David Baddiel

David Baddiel was made a patron of Humanists UK for his exploration of the human condition through the arts.

Comedian, writer, and television presenter,

Photo of David Baddiel

God made man in His own image. No. Man made God in his own image.

Born in May 1964, David Baddiel grew up in North London. His mother was a Jewish refugee from Nazi Germany, but Baddiel has said that going to an orthodox Jewish school as a child put him off religion. After studying at Haberdashers' Aske's Boys' School, he read English at King's College, Cambridge, where he was a member of the Cambridge Footlights. He graduated with a double first and began a doctorate at UCL, and though early success as a stand-up comedian put an end to his academic career, he remains interested in literature: he writes a regular books column for The Times and in 2007 he hosted BBC4's "The Book Quiz". He has also written three novels: Time For BedWhatever Love Means and The Secret Purposes. (If you buy his books at Amazon.co.uk through this link a small commission will go to Humanists UK.)

Baddiel’s broadcasting career took off after he formed a writing and performing partnership with fellow-comedian Rob Newman in 1988, and he first became famous in "The Mary Whitehouse Experience", a radio series which moved to television. Since then, he has appeared in many comedy shows on radio and television, including the 2004 – 2007 Radio 4 show "Heresy", which challenged received opinions. In 2007 he made a documentary for BBC1 on the subject of the history of restitution for holocaust victims and their descendants, "Baddiel and the Missing Nazi Billions".

In January 2010 he "courted controversy with film about 'Muslim Jew'", The Infidel (The Independent, 18/01/10). The film is a comedy about a British Muslim who discovers that he was born Jewish. The Independent reported:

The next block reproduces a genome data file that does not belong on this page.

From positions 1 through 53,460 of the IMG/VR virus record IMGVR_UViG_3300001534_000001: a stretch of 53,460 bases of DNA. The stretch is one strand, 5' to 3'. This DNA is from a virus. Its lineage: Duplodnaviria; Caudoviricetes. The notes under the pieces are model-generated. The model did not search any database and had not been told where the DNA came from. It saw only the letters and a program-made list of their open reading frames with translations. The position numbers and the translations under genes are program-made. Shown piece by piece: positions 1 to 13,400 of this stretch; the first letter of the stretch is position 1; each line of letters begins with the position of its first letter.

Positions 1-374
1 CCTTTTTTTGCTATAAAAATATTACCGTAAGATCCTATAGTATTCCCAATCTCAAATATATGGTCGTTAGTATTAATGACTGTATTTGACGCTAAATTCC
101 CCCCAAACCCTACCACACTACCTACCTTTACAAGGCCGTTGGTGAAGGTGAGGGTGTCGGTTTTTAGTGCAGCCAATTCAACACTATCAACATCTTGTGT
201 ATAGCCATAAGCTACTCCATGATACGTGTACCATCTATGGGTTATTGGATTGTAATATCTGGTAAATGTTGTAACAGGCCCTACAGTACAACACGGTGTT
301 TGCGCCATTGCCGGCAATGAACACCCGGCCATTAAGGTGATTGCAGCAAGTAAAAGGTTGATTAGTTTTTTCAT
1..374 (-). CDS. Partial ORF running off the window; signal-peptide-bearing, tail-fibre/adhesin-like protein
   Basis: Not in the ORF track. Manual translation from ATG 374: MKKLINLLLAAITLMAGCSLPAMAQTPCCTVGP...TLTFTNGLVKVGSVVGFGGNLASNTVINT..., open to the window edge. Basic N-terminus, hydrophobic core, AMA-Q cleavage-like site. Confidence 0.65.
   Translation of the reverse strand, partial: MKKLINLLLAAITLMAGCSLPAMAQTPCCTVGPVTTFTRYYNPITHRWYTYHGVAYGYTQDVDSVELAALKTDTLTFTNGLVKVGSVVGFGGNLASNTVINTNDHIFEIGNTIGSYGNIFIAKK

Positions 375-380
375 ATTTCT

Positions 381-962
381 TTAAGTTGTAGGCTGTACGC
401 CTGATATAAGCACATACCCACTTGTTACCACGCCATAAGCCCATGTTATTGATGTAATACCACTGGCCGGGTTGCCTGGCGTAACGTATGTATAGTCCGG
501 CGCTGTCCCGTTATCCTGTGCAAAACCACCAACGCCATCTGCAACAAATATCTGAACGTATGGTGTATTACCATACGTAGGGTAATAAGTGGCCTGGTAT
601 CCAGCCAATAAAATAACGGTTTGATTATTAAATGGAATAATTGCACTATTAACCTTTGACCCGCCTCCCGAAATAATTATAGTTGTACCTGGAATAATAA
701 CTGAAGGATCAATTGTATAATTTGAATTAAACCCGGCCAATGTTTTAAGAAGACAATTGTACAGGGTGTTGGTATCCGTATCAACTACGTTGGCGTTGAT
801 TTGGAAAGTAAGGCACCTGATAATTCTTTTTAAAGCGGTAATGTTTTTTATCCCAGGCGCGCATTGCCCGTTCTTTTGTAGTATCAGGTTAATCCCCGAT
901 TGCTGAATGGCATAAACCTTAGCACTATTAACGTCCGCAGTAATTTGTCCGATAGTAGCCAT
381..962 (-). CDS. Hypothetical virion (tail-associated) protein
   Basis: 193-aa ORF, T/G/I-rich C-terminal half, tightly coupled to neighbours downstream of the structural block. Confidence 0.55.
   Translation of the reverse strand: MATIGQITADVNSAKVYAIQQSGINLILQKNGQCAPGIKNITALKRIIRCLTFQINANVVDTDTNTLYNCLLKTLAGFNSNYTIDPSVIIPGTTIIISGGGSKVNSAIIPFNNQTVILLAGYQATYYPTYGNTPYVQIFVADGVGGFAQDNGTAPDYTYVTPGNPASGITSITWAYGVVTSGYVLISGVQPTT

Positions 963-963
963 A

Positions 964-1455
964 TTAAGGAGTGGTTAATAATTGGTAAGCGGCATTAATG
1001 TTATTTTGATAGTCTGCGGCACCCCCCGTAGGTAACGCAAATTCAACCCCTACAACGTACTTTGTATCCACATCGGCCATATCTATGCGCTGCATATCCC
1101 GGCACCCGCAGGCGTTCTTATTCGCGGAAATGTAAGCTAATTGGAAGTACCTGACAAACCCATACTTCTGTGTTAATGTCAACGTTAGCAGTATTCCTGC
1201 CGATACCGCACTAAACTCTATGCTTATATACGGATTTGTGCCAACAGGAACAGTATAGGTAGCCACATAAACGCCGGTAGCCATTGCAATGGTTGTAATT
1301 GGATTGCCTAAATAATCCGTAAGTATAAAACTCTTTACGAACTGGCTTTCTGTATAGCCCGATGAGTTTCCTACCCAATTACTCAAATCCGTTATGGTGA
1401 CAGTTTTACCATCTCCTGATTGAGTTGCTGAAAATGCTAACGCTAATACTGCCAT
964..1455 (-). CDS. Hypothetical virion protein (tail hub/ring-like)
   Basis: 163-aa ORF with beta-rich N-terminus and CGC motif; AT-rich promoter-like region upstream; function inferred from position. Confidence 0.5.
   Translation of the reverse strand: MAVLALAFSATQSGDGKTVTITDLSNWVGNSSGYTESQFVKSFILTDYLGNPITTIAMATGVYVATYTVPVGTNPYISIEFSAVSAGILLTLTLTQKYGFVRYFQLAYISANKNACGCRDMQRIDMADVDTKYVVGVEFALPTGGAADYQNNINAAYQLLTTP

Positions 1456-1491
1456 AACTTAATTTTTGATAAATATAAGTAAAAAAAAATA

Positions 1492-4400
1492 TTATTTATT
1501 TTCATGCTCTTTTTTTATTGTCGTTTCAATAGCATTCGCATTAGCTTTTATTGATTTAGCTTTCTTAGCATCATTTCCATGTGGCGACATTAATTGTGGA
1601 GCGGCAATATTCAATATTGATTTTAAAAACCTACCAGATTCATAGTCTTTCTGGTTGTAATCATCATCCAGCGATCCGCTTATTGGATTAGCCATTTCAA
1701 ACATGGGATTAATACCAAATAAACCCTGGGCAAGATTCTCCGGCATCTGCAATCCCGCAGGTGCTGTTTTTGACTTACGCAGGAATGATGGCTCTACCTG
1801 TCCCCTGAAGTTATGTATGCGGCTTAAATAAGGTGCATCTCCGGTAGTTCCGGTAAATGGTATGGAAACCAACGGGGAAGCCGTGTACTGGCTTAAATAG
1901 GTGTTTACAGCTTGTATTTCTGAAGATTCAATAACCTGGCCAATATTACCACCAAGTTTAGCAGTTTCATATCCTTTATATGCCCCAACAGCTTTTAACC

David Baddiel...has written the script, which is littered with jokes deliberately poking fun at both the Islamic and Jewish faiths. As someone with Jewish roots, Baddiel, 45, says he was compelled to tackle the potentially thorny area in his first feature-length film because he wanted to provide an antidote to today's hypersensitive society. He says he has taken a "gloves-off" approach to the subject matter, and is hoping that his audiences will "get the joke".

"I wasn't interested in writing about Muslims and Jews per se, but I am always interested in tackling subjects that aren't being tackled, just for the sake of newness," he told The Independent. "Because people have become terrified of giving offence, religion and race are now rather left out of comedy.

"For me, it becomes fertile ground. It's very much about race and culture and ethnicity, in a very gloves-off way. But it's not trying to cause offence: I'm very uninterested in that as a writer."

He is a patron for the Campaign Against Living Miserably (CALM), acted as compere for the “Stand-Up to Stop Suicide” event and has appeared on radio ads to publicise the problem of young male suicides. In February 2009 he joined several other entertainers signing an open letter printed in the The Times supporting Bahá'í leaders then on trial in Iran. He describes himself as a "10/10 atheist" (compared to Richard Dawkins who has described himself as a 9/10 atheist).

See also
His wikipedia biography
A five-minute interview with Baddiel on football, religion and cooking at